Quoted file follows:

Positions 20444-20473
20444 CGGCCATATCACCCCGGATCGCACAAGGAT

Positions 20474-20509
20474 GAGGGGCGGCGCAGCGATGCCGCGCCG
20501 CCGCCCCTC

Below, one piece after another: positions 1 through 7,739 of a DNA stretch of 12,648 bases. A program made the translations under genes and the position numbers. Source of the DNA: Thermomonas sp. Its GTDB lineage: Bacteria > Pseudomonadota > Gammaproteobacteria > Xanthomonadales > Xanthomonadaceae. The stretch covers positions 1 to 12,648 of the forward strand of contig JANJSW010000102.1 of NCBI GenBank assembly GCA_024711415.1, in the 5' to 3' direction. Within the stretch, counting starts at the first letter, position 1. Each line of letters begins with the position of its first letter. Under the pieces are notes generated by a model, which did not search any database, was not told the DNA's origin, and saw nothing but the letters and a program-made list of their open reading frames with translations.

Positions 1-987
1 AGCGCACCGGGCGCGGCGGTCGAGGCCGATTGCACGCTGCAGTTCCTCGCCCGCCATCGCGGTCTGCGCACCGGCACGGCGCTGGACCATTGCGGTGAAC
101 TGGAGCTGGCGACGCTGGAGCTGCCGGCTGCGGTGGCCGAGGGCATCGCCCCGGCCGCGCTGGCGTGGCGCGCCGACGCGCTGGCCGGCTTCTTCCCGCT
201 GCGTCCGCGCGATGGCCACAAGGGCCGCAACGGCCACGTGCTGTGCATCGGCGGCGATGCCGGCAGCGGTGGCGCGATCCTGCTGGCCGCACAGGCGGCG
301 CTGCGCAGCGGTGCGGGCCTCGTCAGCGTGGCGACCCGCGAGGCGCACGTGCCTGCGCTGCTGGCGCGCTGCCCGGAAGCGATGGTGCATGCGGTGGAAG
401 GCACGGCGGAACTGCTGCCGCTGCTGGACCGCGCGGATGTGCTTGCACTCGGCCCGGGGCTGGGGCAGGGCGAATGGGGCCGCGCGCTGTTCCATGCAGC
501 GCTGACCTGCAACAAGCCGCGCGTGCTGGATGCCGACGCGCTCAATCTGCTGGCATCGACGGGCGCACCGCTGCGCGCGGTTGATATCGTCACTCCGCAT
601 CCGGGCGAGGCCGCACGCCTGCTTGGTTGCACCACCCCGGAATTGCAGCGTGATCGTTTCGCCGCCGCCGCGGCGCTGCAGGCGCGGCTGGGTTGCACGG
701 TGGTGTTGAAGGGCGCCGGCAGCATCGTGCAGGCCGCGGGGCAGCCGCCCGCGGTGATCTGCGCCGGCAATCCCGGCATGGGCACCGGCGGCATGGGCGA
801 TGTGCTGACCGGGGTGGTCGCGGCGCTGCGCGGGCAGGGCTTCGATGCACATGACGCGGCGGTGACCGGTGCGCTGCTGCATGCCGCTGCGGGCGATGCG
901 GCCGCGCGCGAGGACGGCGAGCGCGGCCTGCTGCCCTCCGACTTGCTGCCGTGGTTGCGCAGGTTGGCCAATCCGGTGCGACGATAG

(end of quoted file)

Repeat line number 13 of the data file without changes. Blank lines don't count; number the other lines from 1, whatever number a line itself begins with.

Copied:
501 GCTGACCTGCAACAAGCCGCGCGTGCTGGATGCCGACGCGCTCAATCTGCTGGCATCGACGGGCGCACCGCTGCGCGCGGTTGATATCGTCACTCCGCAT